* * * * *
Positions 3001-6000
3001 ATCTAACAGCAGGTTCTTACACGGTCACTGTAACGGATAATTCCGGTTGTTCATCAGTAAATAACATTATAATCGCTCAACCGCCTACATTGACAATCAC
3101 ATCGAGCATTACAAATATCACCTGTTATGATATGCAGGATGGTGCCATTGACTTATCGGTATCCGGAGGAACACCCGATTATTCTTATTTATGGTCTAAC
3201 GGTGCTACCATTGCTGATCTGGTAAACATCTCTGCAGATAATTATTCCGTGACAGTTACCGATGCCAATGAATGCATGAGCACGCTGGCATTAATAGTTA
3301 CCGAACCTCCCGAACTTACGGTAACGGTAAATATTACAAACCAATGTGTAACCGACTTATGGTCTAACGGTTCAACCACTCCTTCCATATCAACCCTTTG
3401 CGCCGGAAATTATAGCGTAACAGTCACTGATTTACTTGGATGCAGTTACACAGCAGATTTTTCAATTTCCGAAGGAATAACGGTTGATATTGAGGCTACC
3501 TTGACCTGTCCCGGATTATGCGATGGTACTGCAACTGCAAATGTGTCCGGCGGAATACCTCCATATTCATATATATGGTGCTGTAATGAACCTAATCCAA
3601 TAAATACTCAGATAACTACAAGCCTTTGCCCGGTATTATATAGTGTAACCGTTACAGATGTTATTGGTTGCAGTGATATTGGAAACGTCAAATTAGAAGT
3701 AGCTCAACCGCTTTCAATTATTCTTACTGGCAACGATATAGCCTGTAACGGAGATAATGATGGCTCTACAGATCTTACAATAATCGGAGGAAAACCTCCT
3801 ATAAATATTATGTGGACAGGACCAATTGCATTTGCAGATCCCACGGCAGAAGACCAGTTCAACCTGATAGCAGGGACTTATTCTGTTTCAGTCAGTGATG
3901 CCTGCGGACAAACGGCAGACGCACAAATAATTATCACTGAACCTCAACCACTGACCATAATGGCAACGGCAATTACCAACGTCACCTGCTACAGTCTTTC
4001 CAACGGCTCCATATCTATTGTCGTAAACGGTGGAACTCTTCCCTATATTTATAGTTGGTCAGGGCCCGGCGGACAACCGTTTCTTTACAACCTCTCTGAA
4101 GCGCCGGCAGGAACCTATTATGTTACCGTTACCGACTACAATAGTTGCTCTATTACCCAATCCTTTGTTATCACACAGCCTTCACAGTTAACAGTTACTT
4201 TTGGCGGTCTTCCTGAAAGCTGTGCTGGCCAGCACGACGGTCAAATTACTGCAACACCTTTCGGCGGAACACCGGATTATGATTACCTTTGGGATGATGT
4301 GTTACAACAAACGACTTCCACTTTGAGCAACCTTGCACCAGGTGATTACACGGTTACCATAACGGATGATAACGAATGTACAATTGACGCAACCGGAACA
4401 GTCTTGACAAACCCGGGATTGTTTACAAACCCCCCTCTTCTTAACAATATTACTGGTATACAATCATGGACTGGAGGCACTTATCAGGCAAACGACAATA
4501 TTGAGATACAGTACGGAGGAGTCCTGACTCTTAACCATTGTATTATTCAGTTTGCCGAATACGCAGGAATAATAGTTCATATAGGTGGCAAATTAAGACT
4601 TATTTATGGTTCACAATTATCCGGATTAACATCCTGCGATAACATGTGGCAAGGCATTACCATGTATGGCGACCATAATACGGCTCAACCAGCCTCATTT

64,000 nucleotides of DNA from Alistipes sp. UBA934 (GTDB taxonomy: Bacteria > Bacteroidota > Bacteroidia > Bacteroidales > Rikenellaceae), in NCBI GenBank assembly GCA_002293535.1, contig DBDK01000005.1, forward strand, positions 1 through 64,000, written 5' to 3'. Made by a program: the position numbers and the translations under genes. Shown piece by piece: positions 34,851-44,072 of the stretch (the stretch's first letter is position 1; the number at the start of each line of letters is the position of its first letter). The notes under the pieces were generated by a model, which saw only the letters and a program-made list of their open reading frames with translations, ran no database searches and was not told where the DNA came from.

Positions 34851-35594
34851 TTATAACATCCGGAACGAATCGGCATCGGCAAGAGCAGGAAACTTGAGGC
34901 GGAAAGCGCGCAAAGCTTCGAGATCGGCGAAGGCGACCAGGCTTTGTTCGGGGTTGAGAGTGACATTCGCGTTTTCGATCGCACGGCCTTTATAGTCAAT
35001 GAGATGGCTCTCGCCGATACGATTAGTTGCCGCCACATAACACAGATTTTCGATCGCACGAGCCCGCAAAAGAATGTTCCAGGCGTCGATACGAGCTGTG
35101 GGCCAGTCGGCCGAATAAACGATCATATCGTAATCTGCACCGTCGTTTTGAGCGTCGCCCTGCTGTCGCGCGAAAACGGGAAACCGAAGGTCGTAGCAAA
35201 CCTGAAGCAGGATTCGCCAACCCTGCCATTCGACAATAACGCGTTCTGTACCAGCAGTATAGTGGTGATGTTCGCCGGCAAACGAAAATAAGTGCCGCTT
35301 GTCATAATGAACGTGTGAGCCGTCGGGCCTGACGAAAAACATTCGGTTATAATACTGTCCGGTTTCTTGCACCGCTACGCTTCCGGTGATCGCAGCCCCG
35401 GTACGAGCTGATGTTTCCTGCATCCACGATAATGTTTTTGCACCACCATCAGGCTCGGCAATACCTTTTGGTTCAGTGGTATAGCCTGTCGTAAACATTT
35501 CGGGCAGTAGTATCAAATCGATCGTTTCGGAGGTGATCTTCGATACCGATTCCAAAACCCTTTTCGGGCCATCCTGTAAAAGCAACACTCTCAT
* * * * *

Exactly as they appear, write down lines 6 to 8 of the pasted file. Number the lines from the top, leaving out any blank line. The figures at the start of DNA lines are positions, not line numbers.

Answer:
3401 CGCCGGAAATTATAGCGTAACAGTCACTGATTTACTTGGATGCAGTTACACAGCAGATTTTTCAATTTCCGAAGGAATAACGGTTGATATTGAGGCTACC
3501 TTGACCTGTCCCGGATTATGCGATGGTACTGCAACTGCAAATGTGTCCGGCGGAATACCTCCATATTCATATATATGGTGCTGTAATGAACCTAATCCAA
3601 TAAATACTCAGATAACTACAAGCCTTTGCCCGGTATTATATAGTGTAACCGTTACAGATGTTATTGGTTGCAGTGATATTGGAAACGTCAAATTAGAAGT